Yale’s Intelligent Buildings Project has received $200,000 from the Wells Fargo Foundation to support groundbreaking research on energy consumption in buildings.
The aim of the project is to lay the groundwork for the creation of “intelligent” buildings that are designed and equipped with better systems of monitoring and managing energy use, significantly reducing the overall rate of consumption. The interdisciplinary project is headed by Professors Michelle Addington of the Yale School of Architecture and Andreas Savvides of the Yale School of Engineering and Applied Science, in conjunction with the Yale Climate and Energy Institute.
The institute fosters the study, investigation, and wide-ranging discussion of climate and energy issues across the campus, bringing together specialists in diverse fields from Yale and elsewhere worldwide. The Intelligent Buildings Project exemplifies this key interdisciplinary approach by integrating architectural and engineering expertise.
“We’re delighted by the gift,” said Savvides, a professor of electrical engineering and computer science. “I believe advances in building intelligence will play a key role in energy efficiency and in making a smarter electrical grid.”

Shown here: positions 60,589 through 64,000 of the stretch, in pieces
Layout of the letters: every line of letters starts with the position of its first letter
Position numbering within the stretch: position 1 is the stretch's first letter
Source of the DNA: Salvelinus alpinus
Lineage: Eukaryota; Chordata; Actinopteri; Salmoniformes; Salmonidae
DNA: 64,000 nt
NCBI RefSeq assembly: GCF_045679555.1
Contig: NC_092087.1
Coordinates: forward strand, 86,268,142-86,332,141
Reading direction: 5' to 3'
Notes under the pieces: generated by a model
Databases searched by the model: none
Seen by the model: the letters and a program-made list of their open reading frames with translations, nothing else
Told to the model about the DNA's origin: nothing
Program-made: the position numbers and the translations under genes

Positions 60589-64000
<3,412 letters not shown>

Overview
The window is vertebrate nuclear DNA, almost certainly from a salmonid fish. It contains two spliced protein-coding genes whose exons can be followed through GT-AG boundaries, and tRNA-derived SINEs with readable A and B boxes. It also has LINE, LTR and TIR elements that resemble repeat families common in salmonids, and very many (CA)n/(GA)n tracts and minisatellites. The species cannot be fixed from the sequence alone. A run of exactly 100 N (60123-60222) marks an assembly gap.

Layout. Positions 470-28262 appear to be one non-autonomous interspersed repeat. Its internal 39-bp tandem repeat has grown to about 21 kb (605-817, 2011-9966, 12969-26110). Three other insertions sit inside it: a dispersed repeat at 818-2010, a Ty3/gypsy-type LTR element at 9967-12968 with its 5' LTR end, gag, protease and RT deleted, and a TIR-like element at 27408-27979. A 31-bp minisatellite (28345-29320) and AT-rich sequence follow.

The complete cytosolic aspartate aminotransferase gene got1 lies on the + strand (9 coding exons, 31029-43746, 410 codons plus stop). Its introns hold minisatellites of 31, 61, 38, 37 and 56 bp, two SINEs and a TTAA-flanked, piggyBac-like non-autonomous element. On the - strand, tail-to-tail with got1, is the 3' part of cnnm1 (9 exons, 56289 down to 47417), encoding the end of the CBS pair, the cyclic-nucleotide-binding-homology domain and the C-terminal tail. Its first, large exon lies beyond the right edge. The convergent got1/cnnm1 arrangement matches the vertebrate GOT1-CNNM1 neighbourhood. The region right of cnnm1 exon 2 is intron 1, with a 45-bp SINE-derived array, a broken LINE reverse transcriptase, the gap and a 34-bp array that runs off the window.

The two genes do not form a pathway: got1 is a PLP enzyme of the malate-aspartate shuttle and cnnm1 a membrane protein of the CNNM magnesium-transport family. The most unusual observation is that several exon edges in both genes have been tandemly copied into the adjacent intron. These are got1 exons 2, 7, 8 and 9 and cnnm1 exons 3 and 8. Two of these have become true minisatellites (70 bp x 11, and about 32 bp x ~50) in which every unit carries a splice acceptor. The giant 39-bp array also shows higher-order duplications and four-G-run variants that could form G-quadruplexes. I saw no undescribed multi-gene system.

Officials from Wells Fargo formally presented the check to Yale during a visit to campus on Dec. 7.
“We’re hoping that this grant will result not only in Wells Fargo’s facilities across the U.S. becoming greener and more energy efficient, but also in improvements by companies in all industries in meeting their sustainability goals,” said Kent McClun, Wells Fargo’s community bank president for greater Connecticut. “This helps to protect our environment and leave a better world for future generations.”
Wells Fargo actively fosters programs and organizations that support renewable energy, green buildings, energy efficiency, sustainable agriculture, and water conservation. Wells Fargo is also a leading financier of renewable energy project and clean technology companies, having financed more than $9 billion to the industry since 2005.